As a self-confessed geek when it comes to jewellery, I believe that the more you know about something, the more interesting it becomes. If you agree then read on.....
Yellow gold has an fabulous history intertwined with its inherent beauty as much as its perceived value. The Incas referred to it as 'tears of the sun' and it has been associated with Gods and immortals ever since.
Used through the ancient world, gold was first extracted from its ore by the Egyptians around 3600 BC, and there are examples of gold jewellery from as early as 2600 BC. In 546 BC, King Croesus had improved refining techniques enough to mint the first standardised gold currency, hence the phrase 'as rich as Croesus'.
Established in 1300 at Goldsmiths Hall, London, the first hallmarking system was introduced guaranteeing the quality of precious metals. London's assay office is still located here, and to this day every piece of jewellery sold in England must be hallmarked in one of the four remaining assay offices around the country.
White gold first became popular in the 1920s when it was introduced as a more affordable option to platinum. Since then it has remained a popular choice and is widely used across all jewellery.
White gold is achieved by combining pure gold with alloys such as silver and palladium. Traditionally, nickel was used in white gold; however, nickel is no longer used in most white gold today as it can cause allergic reactions.
As the natural colour of white gold is a greyish colour, most white gold jewellery is plated with a metal called Rhodium, which is a member of the Palladium family of metals. Rhodium is used to brighten the colour of white gold. Rhodium is very white and very hard, but it does wear, particularly on rings. It is a very common practice to have rings re-plated with Rhodium. At AB Jewellery I like to avoid plating white gold with Rhodium unless asked, this is to avoid having to keep re-plating the piece over time, which adds up, but also I think the natural colour is actually quite nice and offers a lovely contrast to silver.
Flattering to most skin tones, rose gold first gained fame in Russia in the 19th century where it was often referred to as 'Russian gold' since they were the principal wearers of this lesser known metal at the time.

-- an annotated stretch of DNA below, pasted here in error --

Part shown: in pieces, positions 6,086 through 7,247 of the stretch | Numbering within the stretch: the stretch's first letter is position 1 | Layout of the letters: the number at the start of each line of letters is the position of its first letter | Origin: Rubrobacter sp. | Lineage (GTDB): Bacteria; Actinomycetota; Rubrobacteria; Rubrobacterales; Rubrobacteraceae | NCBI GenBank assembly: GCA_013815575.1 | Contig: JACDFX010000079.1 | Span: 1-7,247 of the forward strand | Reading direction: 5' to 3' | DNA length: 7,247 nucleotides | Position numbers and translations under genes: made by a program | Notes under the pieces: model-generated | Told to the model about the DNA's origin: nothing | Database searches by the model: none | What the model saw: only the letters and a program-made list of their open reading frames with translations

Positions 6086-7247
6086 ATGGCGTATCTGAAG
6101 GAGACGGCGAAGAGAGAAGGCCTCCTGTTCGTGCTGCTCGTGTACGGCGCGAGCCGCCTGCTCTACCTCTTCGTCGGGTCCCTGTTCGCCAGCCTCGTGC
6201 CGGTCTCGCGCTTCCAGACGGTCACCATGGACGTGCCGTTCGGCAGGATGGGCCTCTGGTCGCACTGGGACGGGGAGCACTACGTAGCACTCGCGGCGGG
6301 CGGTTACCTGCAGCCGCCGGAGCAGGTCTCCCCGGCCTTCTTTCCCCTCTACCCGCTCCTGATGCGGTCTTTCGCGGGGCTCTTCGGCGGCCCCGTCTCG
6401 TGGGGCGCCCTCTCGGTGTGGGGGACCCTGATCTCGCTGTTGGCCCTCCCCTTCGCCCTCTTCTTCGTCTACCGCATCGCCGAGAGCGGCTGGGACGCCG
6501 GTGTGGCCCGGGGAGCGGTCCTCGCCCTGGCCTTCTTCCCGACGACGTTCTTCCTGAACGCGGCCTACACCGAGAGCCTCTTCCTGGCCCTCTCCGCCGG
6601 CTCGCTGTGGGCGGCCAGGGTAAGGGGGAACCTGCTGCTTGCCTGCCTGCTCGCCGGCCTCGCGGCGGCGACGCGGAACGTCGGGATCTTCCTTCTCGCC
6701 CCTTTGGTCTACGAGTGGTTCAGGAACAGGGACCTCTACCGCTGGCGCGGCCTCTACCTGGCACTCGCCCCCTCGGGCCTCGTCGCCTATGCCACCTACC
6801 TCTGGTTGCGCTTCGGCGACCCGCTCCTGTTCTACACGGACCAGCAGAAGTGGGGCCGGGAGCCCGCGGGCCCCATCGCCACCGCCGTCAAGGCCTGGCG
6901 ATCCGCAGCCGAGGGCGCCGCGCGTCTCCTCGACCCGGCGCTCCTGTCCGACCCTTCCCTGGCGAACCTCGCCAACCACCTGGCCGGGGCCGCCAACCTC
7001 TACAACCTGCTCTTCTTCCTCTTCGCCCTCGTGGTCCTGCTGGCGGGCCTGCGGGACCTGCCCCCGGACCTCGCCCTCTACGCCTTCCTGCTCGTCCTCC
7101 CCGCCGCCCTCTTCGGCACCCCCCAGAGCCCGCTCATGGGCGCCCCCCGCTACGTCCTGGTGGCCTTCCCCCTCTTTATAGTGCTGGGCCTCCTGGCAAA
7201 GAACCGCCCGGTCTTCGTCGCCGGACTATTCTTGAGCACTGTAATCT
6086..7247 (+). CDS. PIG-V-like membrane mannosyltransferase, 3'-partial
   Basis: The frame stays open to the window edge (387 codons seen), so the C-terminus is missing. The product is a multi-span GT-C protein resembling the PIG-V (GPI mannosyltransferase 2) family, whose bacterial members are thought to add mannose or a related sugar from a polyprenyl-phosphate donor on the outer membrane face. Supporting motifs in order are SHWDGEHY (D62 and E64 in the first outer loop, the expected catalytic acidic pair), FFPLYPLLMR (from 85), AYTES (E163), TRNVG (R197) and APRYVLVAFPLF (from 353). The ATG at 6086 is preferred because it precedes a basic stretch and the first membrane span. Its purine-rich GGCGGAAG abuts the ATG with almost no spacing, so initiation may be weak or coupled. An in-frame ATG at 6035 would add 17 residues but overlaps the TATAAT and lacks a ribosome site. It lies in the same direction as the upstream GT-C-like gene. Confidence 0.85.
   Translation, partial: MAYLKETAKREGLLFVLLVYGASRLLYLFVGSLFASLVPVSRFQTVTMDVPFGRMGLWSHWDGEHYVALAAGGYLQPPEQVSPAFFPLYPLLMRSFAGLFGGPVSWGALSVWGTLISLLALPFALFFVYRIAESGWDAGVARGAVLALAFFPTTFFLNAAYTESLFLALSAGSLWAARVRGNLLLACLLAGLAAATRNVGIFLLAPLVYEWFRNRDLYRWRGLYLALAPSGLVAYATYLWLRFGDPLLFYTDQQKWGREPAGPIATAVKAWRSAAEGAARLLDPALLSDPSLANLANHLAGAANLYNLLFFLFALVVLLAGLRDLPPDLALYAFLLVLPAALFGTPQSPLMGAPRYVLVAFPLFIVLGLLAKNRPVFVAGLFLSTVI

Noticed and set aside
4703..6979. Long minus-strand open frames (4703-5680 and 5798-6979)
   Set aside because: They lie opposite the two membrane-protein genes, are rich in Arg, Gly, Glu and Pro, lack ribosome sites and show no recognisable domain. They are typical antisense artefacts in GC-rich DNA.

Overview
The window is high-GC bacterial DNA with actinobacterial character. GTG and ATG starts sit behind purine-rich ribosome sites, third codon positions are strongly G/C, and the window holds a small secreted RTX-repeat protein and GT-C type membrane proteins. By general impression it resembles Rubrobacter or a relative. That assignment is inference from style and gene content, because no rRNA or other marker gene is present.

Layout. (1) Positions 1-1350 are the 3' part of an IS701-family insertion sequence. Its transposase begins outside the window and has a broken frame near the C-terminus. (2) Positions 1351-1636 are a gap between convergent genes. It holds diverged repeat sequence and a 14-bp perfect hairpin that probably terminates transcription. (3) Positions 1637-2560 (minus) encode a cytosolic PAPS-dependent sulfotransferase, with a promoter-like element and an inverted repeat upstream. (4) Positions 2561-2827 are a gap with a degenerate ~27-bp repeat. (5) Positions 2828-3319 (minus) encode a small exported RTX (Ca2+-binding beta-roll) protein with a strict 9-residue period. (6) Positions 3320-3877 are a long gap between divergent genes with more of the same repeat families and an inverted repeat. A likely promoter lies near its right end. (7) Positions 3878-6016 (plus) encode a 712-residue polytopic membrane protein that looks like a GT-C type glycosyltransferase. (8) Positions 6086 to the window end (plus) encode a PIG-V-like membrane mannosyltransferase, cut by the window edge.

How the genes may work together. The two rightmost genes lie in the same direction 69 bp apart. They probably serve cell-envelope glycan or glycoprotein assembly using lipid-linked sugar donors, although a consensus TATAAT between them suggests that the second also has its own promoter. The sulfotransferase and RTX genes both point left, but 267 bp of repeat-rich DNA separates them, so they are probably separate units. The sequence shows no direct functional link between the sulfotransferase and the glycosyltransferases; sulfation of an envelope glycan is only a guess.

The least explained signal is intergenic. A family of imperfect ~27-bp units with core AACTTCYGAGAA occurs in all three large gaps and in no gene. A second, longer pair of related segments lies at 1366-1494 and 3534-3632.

It has since, unsurprisingly, become a firm favourite amongst the fashion, jewellery and even beauty aficionados of today with designers from Diane von Fürstenberg, Alexander Wang, Charlotte Tilbury and of course, Astley Clarke, adopting it across their relative collections.
Gold is graded by carats. The carat system for gold, unlike diamonds, is a method of expressing the proportion of gold to other metals in a particular alloy. Pure gold is 24ct. 22ct gold contains 22 parts of gold to 2 parts of other metals, while 9ct gold contains 9 parts of gold to 15 parts of other metals. Pure gold is a metallic yellow, and it is the presence of alloys such as copper and silver that are the principal metals used for gold alloy. Rose gold is the result of varying the proportions of copper and silver in the alloy, which results in a beautiful pinkish hue and white gold is usually mixed with either silver (in 9ct) or palladium (in 18ct). It is interesting to note that 22ct is only ever available in yellow because of the percentages of other metals that are needed to change its colour.
So rare, it has been suggested that if all the mined and refined platinum were poured in to an Olympic-sized swimming pool, it would not even cover your ankles.
Derived from the Spanish term 'platina del Pinto' which literally translates as 'little silver of the Pinto river', platinum is naturally silvery white in appearance, and does not require rhodium plating like white gold.
A very dense, malleable and precious metal, platinum is resistant to corrosion and incredibly hardwearing. And while good care should be taken to prevent scratches, platinum is unique in that the metal is only displaced, not lost.
Traditionally used to make tableware and coins, it was discovered around the 12th century that silver could in fact be be alloyed with other metals to create a more malleable material with a greater scope of use - sterling silver.
Sterling silver is an alloy of silver and other metals, usually copper. To accurately be labelled as sterling silver, the material must be 925 parts per thousand silver, with the remaining 75 parts being other metals.
As pure silver is generally too soft for manufacturing into larger objects and for everyday wear, copper is generally used to give it strength while at the same time preserving the ductility of the metal and its beauty.